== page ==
Apuzzo sat in the stands for the World Championship in Scotland, but says her U19 experience was valuable because practicing with the team helped prepare her for the speed and type of play she’d see in college. Being selected only an alternate also gave her some extra drive at the next level.
“Going into freshman year, I used that as fuel not to prove I’m a good player, but it was like a fire under me,” Apuzzo said. “I want to get to the U.S. women’s team, so it’s pushing me to get to that point. I used it as a help.”
Apuzzo still had to adjust to her new teammates, new setting and new level. She admits that she was intimidated at first by her new teammates.
“It definitely took some time to feel totally comfortable with the team,” Apuzzo recalled. “My class freshman year was kind of thrown into an environment with a lot of big personalities among the upperclassmen. So finding my spot within the team took some time, but also with that, I think because the upperclassmen were so outgoing they somewhat dragged me out of my shell which in the end was a good thing. It ultimately carried over to the field and my connections with people.”
She was shocked by the amount of confidence and trust Boston College had in her early, but she responded by making an instant impact. She registered four goals, four draw controls and five ground balls in her college debut, a win over city rival Boston University. She had 21 goals and four assists and won 33 draws in her first nine games.
“Some kids just have a knack for putting the ball in the back of the net,” Walker-Weinstein said. “That’s what I loved about Sam, and I loved that she was a different type of player. She’s not someone who looks the part.”
Her season was cut short, however, in the ninth game by a torn ACL.
“It was a huge letdown,” Walker-Weinstein said. “We felt so terrible for her because she worked so hard. The team was really frazzled when it happened because we were relying so much on her. Mostly, we were all heartbroken that she lost the end of her freshman year.”
Apuzzo returned less than a year later in record-setting fashion. She wasn’t just healthy in her return. She came back at another level.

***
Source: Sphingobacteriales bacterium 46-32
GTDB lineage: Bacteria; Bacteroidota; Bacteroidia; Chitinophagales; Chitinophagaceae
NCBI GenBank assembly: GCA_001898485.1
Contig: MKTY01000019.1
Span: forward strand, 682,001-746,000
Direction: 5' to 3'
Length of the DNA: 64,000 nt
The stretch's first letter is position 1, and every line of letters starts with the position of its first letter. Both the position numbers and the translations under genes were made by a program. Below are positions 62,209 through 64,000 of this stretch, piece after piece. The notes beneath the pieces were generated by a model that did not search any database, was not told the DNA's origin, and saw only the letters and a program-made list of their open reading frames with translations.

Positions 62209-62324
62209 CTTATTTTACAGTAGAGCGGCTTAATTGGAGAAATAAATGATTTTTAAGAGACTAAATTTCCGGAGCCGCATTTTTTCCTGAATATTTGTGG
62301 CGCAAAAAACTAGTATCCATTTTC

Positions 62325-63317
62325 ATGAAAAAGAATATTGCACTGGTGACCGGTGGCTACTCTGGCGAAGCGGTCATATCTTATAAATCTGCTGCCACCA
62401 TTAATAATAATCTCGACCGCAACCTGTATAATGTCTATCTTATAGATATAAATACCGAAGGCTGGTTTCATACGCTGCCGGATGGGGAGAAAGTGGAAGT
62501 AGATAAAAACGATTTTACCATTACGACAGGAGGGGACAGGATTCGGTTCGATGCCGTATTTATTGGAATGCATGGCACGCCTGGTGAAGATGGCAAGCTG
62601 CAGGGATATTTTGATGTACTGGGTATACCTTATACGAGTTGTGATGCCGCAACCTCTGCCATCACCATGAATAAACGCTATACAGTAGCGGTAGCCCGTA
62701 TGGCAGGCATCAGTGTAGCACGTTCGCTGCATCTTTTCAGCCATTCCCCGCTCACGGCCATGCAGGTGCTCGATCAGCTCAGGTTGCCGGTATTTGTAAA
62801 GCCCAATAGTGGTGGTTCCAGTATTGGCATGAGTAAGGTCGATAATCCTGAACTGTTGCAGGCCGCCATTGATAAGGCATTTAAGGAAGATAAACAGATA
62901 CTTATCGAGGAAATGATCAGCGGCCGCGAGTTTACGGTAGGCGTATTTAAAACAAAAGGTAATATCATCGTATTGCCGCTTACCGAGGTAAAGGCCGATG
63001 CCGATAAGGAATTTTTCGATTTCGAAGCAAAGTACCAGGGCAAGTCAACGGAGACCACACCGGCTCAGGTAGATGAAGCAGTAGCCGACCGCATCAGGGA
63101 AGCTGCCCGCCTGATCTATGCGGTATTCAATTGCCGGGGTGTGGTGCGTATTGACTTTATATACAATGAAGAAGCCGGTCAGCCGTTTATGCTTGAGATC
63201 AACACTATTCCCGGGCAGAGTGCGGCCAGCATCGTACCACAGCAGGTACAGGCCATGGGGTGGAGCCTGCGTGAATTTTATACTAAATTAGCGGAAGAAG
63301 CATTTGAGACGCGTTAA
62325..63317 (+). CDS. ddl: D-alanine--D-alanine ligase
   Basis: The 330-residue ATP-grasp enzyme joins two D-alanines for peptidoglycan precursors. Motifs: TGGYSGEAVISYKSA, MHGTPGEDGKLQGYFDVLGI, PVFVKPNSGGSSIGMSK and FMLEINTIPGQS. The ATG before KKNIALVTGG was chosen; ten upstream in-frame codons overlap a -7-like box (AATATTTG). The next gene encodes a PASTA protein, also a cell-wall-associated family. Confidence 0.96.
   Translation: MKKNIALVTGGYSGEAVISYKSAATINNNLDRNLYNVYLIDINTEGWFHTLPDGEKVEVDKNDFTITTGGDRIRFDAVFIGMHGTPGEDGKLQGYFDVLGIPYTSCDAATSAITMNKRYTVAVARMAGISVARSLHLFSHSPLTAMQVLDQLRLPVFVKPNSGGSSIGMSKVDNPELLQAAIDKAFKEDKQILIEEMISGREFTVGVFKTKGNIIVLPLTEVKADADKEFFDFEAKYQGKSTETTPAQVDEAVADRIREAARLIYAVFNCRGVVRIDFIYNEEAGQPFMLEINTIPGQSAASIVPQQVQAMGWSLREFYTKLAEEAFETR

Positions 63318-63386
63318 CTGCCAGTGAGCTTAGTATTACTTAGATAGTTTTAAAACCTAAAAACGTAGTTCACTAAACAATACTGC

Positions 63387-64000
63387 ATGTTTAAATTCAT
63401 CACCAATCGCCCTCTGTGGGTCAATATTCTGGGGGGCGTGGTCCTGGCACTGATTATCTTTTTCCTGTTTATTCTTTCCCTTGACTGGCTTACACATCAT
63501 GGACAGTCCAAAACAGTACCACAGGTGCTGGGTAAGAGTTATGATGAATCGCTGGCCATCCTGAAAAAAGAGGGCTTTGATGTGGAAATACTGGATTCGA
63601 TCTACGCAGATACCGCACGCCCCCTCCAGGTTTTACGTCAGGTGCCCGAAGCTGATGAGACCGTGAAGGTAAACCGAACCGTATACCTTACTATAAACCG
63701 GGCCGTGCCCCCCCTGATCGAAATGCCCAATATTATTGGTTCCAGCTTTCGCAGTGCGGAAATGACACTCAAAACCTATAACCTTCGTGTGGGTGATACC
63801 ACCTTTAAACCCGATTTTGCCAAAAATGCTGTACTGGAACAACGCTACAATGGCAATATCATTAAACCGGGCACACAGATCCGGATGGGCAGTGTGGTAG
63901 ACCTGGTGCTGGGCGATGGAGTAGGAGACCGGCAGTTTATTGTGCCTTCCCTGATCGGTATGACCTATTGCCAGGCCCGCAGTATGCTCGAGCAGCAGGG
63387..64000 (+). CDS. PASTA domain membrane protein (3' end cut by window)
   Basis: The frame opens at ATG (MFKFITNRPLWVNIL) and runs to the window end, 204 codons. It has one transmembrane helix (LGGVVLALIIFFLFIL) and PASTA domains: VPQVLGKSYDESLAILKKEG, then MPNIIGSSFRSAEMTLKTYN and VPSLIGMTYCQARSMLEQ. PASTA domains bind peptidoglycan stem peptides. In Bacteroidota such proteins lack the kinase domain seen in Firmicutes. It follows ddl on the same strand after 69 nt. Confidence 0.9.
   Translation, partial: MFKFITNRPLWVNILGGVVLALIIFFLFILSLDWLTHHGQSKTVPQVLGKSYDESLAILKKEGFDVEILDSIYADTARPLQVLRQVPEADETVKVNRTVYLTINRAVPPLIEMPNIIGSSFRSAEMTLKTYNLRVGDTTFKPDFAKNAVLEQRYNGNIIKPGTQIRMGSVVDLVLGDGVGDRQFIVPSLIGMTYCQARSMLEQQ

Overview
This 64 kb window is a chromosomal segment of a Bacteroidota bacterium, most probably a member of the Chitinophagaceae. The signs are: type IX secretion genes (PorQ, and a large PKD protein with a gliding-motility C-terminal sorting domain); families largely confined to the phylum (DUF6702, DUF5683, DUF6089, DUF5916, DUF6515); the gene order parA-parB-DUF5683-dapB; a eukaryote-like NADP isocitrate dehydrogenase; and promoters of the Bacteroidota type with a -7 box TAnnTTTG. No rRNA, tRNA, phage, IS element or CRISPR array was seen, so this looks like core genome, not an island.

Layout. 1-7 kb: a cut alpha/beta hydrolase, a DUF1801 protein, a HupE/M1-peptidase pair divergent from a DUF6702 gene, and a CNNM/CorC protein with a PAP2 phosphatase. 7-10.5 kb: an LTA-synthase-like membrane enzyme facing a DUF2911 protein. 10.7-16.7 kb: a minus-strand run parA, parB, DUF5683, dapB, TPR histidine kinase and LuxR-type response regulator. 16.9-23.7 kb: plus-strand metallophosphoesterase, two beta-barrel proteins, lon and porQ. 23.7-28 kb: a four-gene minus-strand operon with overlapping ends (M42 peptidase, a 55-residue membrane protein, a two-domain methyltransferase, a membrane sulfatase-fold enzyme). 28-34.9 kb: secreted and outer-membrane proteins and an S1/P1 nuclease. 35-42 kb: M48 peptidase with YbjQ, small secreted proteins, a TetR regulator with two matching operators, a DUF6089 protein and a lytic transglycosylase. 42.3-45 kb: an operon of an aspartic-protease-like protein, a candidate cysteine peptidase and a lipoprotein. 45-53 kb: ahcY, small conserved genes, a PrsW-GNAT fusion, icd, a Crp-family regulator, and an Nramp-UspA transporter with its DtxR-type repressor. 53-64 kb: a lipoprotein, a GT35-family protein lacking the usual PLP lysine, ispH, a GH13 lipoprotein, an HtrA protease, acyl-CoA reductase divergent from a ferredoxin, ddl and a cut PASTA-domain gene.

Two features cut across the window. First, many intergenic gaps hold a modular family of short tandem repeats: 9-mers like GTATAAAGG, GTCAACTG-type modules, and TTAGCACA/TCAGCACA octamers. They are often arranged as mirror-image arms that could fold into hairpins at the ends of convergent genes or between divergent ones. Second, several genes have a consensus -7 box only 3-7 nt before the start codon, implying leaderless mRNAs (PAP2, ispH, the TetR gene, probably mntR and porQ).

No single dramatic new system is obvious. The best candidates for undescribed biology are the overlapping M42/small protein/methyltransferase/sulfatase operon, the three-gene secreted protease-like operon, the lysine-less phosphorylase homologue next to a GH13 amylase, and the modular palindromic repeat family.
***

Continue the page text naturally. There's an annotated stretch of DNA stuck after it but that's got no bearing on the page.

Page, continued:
“Physically, I felt even stronger than I was freshman year when I was healthy because I put so much time into rehabbing,” Apuzzo said. “Also, I was mentally stronger. I was so much sturdier. I was just ready to go and get out there and give it all I’ve got just because things can happen.”
She played the whole year with a brace on her left knee. Last year’s 119 points and 80 goals were new Boston College individual season records. Her 39 assists last year was the second most in a single season. Her 71 draw controls was the fourth most in school history. She became the fastest BC player to 100 career goals when she reached the mark in her 25th game. Her success is due in part to improvements that she has made at BC.
“I think it’s been all in her footwork,” Walker-Weinstein said. “She’s gotten so explosive. She’s one of the fastest girls on the team, and I don’t think we pinned her to be one of the fastest girls. We knew she was fast, but she’s one of the fastest on the team. Also her ability to accelerate in a five-yard span is amazing. And that is 100 percent what has changed. I credit our strength coach and Sam for working through that. That’s definitely what’s helped. It’s exactly what has to improve if you want to be one of the best in college.”
PHOTO BY RICH BARNES
Apuzzo has picked up where she left off last year.
Despite graduating a pair of second-team All-ACC attackers in Kate Weeks and Kayla O’Connor, and with NCAA final four most outstanding player Kenzie Kent’s return from ice hockey season still up in the air, Apuzzo continues to spark the offense. She’s found new connections with Tess Chandler and Dempsey Arsenault. She’s vowed to not take any plays off this year, and the resulting efforts speak for themselves – which is not to say that she hasn’t also started to speak up more.